Aneesh Chopra and I put together an industry workgroup to help determine how to best implement the QHP rule.  The workgroup spans the full spectrum of industry participants, payers, payer-provider intermediaries, providers and consumer applications.  It should be noted that we have an especially strong representation from payers and intermediaries, representing a substantial portion of the market.  While looking at the best ways to implement the rule from a technical and logistical perspective, we identified a missing leg: incentives.

3 pillars needed to reach critical mass for a new standard to become sustainable
Technology Logistics Incentives

The QHP rule and the specified data schema provides a starting point for the technology.  Workgroup participants also suggested how to use their organizations’ existing systems capabilities to fulfill the rule requirements.  We discussed logistics of how data can get moved from its multiple points of origin to CMS submission.

Through this exercise, it became quite clear that the implementation of the QHP mandate could make significant progress towards achieving its stated goals if certain actions are taken in another area — Medicare Advantage (MA).  That’s because, much of the data in the proposed standard originates with providers, rather than payers.  Such data typically includes provider demographics, credentialing, locations, and whether they’re accepting new patients.  But at this point, marketplaces are able to only exert economic pressure on payers.  MA, on the other hand, can leverage the STAR rating system to establish incentives for providers as well, which typically get propagated into provider-payer contracts.  STAR incentives are adjusted every year.  So it should be well within CMS’s ability to establish the desired objectives.  They can also leverage the CAHPS survey to measure the level of progress these efforts are making towards providing the necessary decision making tools to consumers.  At the moment, marketplaces don’t have any such metric.

It’s worth noting that Original Medicare (aka, Medicare FFS or Fee for Service) has an even stronger ability to create incentives for providers and I’ve been talking with CMS’s CPI group about publishing PECOS data to the new provider directory standard.  PECOS enjoys much more accurate and up to date provider data than NPPES, due to its use for billing.  But the PECOS implementation is not as challenging as its QHP counterpart in that we’re effectively publishing coverage for only one plan.  So complexities around plan coverage and their mapping to provider networks don’t apply.  But consumers still benefit from up to date provider information.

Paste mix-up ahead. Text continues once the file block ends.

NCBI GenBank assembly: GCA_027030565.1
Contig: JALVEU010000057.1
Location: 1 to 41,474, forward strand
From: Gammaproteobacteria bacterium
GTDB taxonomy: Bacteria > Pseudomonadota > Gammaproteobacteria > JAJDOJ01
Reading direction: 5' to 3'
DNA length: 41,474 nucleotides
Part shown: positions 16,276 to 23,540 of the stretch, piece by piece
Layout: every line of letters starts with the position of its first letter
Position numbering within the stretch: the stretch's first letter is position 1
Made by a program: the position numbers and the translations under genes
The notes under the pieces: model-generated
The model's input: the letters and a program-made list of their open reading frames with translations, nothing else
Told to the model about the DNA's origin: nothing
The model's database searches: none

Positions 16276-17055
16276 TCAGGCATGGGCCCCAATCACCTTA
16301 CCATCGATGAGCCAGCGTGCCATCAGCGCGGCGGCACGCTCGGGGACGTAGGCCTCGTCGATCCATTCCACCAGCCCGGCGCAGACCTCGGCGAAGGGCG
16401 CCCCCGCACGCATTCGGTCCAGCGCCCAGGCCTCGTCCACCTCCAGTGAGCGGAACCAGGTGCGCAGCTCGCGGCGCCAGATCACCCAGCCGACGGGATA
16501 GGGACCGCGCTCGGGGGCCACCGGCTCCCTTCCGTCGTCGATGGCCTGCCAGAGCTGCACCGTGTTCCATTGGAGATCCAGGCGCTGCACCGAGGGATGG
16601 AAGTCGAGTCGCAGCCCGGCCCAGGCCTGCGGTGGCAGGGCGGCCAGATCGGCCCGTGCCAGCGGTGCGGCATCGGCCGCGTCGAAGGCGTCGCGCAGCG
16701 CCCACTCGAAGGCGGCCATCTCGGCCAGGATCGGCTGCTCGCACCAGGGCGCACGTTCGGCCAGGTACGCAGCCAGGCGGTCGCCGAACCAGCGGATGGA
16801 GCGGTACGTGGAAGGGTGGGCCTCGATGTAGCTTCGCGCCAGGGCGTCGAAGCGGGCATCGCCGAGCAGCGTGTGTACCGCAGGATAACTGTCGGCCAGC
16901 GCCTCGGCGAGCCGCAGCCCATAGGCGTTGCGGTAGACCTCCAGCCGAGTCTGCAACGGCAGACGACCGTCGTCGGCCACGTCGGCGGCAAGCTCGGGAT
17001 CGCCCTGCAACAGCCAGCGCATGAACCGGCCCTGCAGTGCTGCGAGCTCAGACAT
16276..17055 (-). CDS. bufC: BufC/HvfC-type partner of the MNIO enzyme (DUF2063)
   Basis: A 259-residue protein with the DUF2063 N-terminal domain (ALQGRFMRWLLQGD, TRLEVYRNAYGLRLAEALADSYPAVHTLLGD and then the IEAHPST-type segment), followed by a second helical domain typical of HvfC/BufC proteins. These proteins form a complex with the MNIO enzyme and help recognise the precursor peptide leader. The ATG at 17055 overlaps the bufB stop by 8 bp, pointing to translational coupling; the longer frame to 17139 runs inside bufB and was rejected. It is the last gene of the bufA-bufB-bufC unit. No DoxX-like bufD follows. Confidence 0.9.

Vision

If we create incentive-driven solutions in the areas of Marketplaces, Medicare Advantage, Managed Medicaid, and Original Medicare, we might be able to solve the problems plaguing NPPES without requiring new regulation or a systems overhaul.  We will be including the vast majority of the practitioners across the U.S., almost all payers and deliver the needed information for consumers to make decisions about their coverage.

Finally, we are partnering with Google to leverage the timing of the QHP rule with a deployment of a compatible standard on Schema.org.  Doing so would help cement the standards around provider directories and insurance coverage even further.  It empowers healthcare providers and payers to publish their information in a decentralized manner.  Since updating information is so easy, it can happen more frequently.  Third party applications could pull this information directly from the source, rather than relying on a central body.  And the fact that search engines correctly interpret and index previously unstructured data means faster answers for consumers even outside of specialized applications.

Record matching on mortality data

I’m looking forward to teaming up with my HHS Entrepreneur-in-Residence cohorts Paula Braun and Adam Culbertson.  We have a “perfect storm” coming up, where all three of our projects are intersecting.  Paula is working on modernizing the nation’s mortality reporting capabilities.  Adam has been working with the HIMSS (Heath Information Management Society and Systems) organization to improve algorithms and methods for matching patient records.  And I, for the DDOD project, have been working on a use case to leverage NDI (National Death Index) for outcomes research.  So the goals of mortality system modernization, patient matching and outcomes research are converging.Patient Matching Exercise